Change orders at McKinley High School will be costly

KHON2 has obtained new information on the costly delays at McKinley High School after the state spent $4.5 million on a new softball stadium and girls’ locker room.

Both facilities were completed in December, but will likely sit idle until sometime next year due to failed inspections. The city said a fire hydrant near the softball stadium did not have enough water pressure while the fire alarm at the locker room was not connected properly.

According to the state Dept. of Education, the softball stadium, complete with bleachers and a concession stand, costs $2.8 million while the girls’ locker room cost $1.7 million.

And with the delay comes even more costs.

The biggest is fixing the hydrant. Even though the hydrant is close to Kapiolani Blvd., the school was told that it has to connect to a water main on Pensacola St., which is more than 200 yards away. The DOE said digging a trench and installing a new water line will cost $225,000.

“My reaction was kind of disappointment and kind of shock and frustration, so I made a few calls. I just needed to understand the process,” said former McKinley High School Athletic Director Neal Takamori.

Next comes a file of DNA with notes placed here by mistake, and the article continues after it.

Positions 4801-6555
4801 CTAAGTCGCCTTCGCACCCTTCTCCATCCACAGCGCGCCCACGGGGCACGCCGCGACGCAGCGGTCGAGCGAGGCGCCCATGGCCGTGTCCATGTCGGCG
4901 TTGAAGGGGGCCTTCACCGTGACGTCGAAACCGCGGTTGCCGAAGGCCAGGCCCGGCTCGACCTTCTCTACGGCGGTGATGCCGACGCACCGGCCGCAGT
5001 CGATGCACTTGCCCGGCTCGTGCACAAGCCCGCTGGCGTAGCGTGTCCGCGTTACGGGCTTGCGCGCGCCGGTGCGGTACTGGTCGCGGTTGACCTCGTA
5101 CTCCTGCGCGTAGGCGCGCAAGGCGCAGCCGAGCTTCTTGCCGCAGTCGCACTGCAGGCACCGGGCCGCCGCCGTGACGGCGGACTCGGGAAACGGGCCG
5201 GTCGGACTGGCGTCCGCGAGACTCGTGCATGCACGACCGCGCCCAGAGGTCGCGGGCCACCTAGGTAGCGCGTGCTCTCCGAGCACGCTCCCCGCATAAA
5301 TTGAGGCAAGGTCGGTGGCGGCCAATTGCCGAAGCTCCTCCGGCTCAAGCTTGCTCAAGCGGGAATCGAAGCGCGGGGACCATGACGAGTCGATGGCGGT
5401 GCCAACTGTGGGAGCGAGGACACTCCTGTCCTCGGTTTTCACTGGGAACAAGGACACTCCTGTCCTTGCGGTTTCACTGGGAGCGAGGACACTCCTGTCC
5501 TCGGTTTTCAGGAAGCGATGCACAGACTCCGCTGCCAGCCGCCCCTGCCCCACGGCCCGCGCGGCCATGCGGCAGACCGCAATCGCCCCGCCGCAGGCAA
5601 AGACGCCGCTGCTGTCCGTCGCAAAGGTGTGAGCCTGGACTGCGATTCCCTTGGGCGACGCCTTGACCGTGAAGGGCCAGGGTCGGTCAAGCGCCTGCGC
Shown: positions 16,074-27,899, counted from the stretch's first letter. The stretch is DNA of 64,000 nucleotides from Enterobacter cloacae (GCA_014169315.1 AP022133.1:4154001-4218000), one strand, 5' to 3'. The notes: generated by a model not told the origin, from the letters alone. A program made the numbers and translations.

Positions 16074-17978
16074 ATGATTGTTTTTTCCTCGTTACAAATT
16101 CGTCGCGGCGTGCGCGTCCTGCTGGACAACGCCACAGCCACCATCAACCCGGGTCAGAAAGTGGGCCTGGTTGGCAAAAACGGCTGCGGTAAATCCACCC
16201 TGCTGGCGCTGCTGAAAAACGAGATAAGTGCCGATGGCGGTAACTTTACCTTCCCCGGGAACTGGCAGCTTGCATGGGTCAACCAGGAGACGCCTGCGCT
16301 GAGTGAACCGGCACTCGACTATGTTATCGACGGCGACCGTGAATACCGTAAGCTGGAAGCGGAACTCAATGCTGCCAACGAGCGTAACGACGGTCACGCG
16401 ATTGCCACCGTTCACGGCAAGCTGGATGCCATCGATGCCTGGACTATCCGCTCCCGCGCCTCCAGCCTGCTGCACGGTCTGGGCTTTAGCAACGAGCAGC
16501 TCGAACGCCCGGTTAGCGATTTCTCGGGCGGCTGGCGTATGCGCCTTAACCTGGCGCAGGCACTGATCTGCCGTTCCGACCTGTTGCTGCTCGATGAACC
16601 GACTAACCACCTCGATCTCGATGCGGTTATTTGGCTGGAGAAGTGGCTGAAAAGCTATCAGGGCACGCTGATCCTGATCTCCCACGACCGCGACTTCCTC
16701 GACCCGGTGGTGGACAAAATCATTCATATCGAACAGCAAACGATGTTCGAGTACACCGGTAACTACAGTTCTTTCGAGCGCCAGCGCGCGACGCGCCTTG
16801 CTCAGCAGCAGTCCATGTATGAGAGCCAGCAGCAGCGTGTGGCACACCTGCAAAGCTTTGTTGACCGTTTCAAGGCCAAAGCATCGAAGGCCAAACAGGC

Takamori has been overseeing the renovation at the school as a volunteer. Plans include a football field, track and tennis courts. Takamori said he views the project as a showcase for the whole community, but said delays and added costs are wearing him down.

“It’s unfortunate that things end up this way, but I’m sure with the minds we have, there’s got to be a better way,” he said.

The Oahu Interscholastic Association softball tournament was supposed to be held at the new stadium last month for the first time. The delay was a missed opportunity to showcase the venue and raise money through admission charges.

“Because McKinley’s field is in one of our DOE campuses, as far as the control factor, it’s a lot easier for us (to) hold an event there,” said OIA Executive Director Raymond Fujino.

McKinley also missed out on potential revenue through concession stands that would have been set up throughout the tournament.

There’s also the cost of renting the field at Central Oahu Regional Park, where the tournament was held.

Add all those up and Fujino estimates a loss of a few thousand dollars that would have gone toward the school’s athletic departments.

A Board of Water Supply spokesperson said the water pressure at the hydrant, at least on their end, is fine and the school has to tap into a pipe all the way on Pensacola St. because that is where the school’s main meter is located.

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